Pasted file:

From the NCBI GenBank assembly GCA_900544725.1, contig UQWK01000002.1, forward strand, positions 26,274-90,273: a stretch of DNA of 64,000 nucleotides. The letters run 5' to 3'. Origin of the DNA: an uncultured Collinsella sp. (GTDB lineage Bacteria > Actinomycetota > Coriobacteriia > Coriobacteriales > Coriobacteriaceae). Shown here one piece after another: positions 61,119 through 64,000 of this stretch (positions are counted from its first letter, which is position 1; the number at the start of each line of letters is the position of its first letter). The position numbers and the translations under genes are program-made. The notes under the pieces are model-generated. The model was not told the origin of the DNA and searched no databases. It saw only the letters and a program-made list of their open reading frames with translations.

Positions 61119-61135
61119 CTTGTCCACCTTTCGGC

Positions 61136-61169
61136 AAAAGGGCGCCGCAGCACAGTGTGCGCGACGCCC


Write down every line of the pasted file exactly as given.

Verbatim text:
From the NCBI GenBank assembly GCA_900544725.1, contig UQWK01000002.1, forward strand, positions 26,274-90,273: a stretch of DNA of 64,000 nucleotides. The letters run 5' to 3'. Origin of the DNA: an uncultured Collinsella sp. (GTDB lineage Bacteria > Actinomycetota > Coriobacteriia > Coriobacteriales > Coriobacteriaceae). Shown here one piece after another: positions 61,119 through 64,000 of this stretch (positions are counted from its first letter, which is position 1; the number at the start of each line of letters is the position of its first letter). The position numbers and the translations under genes are program-made. The notes under the pieces are model-generated. The model was not told the origin of the DNA and searched no databases. It saw only the letters and a program-made list of their open reading frames with translations.

Positions 61119-61135
61119 CTTGTCCACCTTTCGGC

Positions 61136-61169
61136 AAAAGGGCGCCGCAGCACAGTGTGCGCGACGCCC